Three Takeaways from the LA Clippers' Win over the Streaking Washington Wizards

LA hindered Washington's midseason resurgence Tuesday night.
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The Clippers broke another opponent’s winning streak on Tuesday night, this time defeating the Washington Wizards (winners of five straight games) in dominating fashion by a score of 135-116.

The Clippers wasted no time in blowing the doors off of the Wizards early on, scoring 36 points in the first quarter and holding the Wizards to just 20. This dominance continued through the second quarter, as LA at one point went on a 21-3 run and led by as many as 24 points. The Clippers put up about as perfect of an offensive half as one could ask for—scoring 72 points on 61% shooting and 47% from three. The game felt as good as over heading into halftime.

However, Washington refused to die, and put up a fight in the third quarter that was indicative of why they’d won five straight games and are slowly saving their season. They scored 39 points in the third quarter and held the Clippers to just 17, cutting the lead down to five points and setting themselves up for a monumental comeback heading into the fourth quarter. It was an interesting (albeit stressful) role reversal for the Clippers, who are usually the ones suffocating teams in the third quarter. Coming into Tuesday’s game, the Clippers held the second-highest net rating in the league in third quarters, outscoring teams by an average of 11.8 points per 100 possessions and trailing only the league-destroying Utah Jazz.

It is unclear why the Clippers were so uncharacteristic against Washington in that third quarter. Perhaps they took their foot off the gas after accruing such a sizable lead by halftime, or perhaps credit should be given to Washington’s defense (though they rank 26th in the league on that side of the ball). Regardless, it was essentially a new game heading into the final 12 minutes, and LA needed to refocus.

“They can score the basketball,” Head Coach Tyronn Lue said plainly after the game. “I mean, they scored the ball great all year. Coming in, on a five-game win streak, they went small, had a lot of shooters on the floor. And they were able to make plays. I mean, it’s going to happen. It’s a game of runs. But we came back with a run of our own.”

They did indeed. The fourth quarter nearly mirrored the first, as the Clippers outscored the Wizards 36-21, converting the game back to the blowout it should’ve always been. Despite another excellent offensive performance from the league-leading scorer in Bradley Beal (28 points to go along with 10 assists on the night), the Clippers were able to pull away behind dual offensive showcases from their two All-Stars.

Kawhi and PG: dynamic duo

Here’s a fun stat: Tuesday night marked the first time all season that both Kawhi Leonard and Paul George scored 30 points or more in the same game. Leonard (32 points) went to work in the midrange as he does, while George (30 points) did a little of everything: posting up a bit, taking defenders off the dribble, and moving off of pindowns for open looks. George’s supreme three-point shooting continued against the Wizards, as he hit six of his seven attempts. George scored 25 points in the first half alone, perhaps playing off the high of learning he’d just made his seventh All-Star team a couple hours before tipoff.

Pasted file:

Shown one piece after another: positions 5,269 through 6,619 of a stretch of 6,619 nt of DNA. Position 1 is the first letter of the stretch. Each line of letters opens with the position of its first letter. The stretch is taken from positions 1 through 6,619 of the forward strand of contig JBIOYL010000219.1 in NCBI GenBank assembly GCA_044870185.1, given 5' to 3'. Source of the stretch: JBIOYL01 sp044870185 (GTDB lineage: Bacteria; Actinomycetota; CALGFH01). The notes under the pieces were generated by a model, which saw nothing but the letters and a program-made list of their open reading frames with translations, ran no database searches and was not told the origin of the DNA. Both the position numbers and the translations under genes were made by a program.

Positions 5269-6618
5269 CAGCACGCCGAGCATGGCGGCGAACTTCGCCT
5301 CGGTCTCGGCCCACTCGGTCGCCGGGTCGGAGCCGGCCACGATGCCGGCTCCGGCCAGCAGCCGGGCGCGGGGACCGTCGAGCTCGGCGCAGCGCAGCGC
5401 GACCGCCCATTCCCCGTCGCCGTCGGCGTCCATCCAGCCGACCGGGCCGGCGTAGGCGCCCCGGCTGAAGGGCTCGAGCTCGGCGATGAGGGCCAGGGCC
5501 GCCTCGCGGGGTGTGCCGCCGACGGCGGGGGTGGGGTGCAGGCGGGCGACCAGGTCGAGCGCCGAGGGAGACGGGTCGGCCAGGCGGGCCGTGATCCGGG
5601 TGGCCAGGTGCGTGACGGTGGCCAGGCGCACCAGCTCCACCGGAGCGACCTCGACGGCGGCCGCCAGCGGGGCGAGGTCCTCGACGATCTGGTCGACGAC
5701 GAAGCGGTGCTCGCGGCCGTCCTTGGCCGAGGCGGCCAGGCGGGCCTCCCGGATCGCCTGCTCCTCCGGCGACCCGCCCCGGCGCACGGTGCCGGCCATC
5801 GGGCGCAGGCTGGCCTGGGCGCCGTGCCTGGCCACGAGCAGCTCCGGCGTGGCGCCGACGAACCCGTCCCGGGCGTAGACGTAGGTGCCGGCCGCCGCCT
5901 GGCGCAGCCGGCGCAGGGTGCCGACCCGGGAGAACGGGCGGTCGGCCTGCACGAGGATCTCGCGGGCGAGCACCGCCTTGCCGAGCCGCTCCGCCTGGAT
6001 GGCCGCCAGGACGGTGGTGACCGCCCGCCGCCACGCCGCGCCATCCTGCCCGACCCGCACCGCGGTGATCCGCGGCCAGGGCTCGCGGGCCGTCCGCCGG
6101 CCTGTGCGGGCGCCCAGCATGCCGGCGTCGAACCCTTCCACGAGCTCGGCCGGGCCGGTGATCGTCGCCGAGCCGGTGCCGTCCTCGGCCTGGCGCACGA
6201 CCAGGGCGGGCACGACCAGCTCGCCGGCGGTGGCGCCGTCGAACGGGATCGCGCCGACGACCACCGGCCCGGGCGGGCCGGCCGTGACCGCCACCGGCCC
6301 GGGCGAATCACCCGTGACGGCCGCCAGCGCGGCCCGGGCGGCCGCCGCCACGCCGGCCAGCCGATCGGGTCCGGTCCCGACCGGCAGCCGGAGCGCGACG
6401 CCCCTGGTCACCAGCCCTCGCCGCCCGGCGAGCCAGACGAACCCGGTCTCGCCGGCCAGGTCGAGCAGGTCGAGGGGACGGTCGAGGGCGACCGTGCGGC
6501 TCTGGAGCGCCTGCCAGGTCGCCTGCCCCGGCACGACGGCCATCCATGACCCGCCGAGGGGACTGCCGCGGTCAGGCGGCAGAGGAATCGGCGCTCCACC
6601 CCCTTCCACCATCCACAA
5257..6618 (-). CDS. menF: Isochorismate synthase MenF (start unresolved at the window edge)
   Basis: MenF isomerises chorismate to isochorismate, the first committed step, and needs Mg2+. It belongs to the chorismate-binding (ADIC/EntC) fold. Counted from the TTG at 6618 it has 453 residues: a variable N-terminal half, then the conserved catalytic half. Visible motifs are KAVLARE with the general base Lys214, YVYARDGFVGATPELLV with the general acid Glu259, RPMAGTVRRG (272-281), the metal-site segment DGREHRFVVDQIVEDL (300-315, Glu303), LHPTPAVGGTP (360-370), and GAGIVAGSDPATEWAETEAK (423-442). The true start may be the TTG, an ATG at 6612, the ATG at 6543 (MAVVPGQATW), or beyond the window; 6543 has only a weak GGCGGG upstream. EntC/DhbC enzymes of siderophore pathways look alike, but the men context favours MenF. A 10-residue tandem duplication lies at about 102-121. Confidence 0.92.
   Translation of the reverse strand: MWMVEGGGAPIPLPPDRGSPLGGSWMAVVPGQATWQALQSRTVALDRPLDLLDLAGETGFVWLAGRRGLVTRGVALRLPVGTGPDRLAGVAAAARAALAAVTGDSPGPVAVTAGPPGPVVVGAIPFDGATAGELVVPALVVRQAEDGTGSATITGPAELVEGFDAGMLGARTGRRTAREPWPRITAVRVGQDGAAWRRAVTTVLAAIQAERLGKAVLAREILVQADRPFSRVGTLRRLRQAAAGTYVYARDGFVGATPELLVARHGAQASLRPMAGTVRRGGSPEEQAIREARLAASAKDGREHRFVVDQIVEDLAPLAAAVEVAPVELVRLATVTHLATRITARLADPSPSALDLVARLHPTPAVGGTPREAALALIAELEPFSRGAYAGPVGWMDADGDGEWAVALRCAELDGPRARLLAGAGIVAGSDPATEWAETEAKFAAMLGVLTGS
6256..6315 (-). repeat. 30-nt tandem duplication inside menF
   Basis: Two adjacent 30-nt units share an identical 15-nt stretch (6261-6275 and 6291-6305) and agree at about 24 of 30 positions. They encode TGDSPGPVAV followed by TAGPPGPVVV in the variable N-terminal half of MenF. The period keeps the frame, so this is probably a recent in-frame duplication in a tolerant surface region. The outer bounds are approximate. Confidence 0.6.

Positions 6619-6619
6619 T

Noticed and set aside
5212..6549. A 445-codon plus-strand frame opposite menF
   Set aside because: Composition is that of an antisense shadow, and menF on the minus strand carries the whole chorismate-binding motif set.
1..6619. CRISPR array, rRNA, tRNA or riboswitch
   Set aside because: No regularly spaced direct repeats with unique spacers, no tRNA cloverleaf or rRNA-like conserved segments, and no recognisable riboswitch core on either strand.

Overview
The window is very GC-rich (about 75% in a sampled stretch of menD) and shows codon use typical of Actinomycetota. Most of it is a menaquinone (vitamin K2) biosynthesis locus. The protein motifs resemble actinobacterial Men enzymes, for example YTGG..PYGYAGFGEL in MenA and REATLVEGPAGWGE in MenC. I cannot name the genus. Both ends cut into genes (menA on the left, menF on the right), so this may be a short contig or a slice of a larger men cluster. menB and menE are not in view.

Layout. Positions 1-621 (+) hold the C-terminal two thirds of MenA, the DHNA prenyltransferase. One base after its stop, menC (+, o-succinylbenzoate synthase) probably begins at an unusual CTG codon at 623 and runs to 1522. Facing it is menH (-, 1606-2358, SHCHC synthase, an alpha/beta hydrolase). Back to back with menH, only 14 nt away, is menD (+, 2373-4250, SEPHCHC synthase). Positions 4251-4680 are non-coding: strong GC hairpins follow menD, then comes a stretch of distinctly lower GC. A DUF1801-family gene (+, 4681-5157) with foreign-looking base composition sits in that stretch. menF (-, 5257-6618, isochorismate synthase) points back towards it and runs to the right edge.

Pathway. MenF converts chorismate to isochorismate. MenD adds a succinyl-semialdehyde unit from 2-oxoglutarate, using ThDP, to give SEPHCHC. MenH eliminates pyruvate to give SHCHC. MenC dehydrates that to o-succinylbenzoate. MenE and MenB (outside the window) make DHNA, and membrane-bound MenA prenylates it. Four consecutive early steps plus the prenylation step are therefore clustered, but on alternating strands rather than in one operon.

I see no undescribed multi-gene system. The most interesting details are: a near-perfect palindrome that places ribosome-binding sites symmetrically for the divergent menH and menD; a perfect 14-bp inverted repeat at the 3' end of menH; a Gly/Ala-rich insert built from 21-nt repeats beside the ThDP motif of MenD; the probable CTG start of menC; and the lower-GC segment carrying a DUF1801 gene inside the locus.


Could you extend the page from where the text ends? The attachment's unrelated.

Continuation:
“You dig deep and you would be amazed at what comes out of it.” George said when asked about the significance of the accolade. “It’s a good milestone to start how my season is going, but definitely not where I want it to end. Got a lot more work to do.”

Zu catches a body

It wasn’t hard to pick out the best highlight from Tuesday night’s game. Midway through the fourth quarter, Ivica Zubac caught the ball at the free throw line, swarmed by two seven-footers in Robin Lopez and Davis Bertans. Zubac quickly surveyed the floor before deciding to commit murder, blowing right by Lopez before taking off at the dotted line and slamming Bertans into oblivion with a nasty one-handed jam. Zubac, who has been consistently reminded by coaches to play with aggression around the rim, looked to his bench with a smirk after the dunk.

Bench steps up in Lou Will’s absence

Tyronn Lue gave Lou Williams the night off to rest, (there’s no medical issue, according to Lue), and the remaining bench mob picked up the slack for the 34-year-old Sixth Man. Four Clippers (Zubac, Marcus Morris Sr., Reggie Jackson and Terance Mann) scored in double-figures off the bench, combining for 52 points. The chemistry amongst this second unit is palpable. Lue makes sure to stagger Leonard and George so that one of them is always on the floor with the bench unit, but they do an excellent job of making defenses pay if they load up on whichever star is on the floor. They know their roles to a T, and execute defensively (Terance Mann has made significant strides on that end).

Next up on LA’s docket, the Clippers will make the journey to Memphis for a two-game series against Ja Morant and the Grizzlies. LA looks to close out the first half of the season strong before entering the All-Star break. 

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